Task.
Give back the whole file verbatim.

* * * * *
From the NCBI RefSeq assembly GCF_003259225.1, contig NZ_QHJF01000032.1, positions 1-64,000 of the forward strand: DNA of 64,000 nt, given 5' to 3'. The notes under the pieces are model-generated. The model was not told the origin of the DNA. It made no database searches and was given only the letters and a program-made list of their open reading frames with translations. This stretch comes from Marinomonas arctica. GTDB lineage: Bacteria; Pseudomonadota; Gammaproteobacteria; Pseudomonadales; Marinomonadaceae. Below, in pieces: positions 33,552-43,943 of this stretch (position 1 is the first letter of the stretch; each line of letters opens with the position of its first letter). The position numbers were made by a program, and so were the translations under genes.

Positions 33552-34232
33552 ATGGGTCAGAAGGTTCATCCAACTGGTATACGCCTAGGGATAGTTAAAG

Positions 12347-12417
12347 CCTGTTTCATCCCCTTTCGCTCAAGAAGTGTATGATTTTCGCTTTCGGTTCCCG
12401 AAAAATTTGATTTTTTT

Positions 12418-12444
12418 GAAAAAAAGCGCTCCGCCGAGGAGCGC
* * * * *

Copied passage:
From the NCBI RefSeq assembly GCF_003259225.1, contig NZ_QHJF01000032.1, positions 1-64,000 of the forward strand: DNA of 64,000 nt, given 5' to 3'. The notes under the pieces are model-generated. The model was not told the origin of the DNA. It made no database searches and was given only the letters and a program-made list of their open reading frames with translations. This stretch comes from Marinomonas arctica. GTDB lineage: Bacteria; Pseudomonadota; Gammaproteobacteria; Pseudomonadales; Marinomonadaceae. Below, in pieces: positions 33,552-43,943 of this stretch (position 1 is the first letter of the stretch; each line of letters opens with the position of its first letter). The position numbers were made by a program, and so were the translations under genes.

Positions 33552-34232
33552 ATGGGTCAGAAGGTTCATCCAACTGGTATACGCCTAGGGATAGTTAAAG

Positions 12347-12417
12347 CCTGTTTCATCCCCTTTCGCTCAAGAAGTGTATGATTTTCGCTTTCGGTTCCCG
12401 AAAAATTTGATTTTTTT

Positions 12418-12444
12418 GAAAAAAAGCGCTCCGCCGAGGAGCGC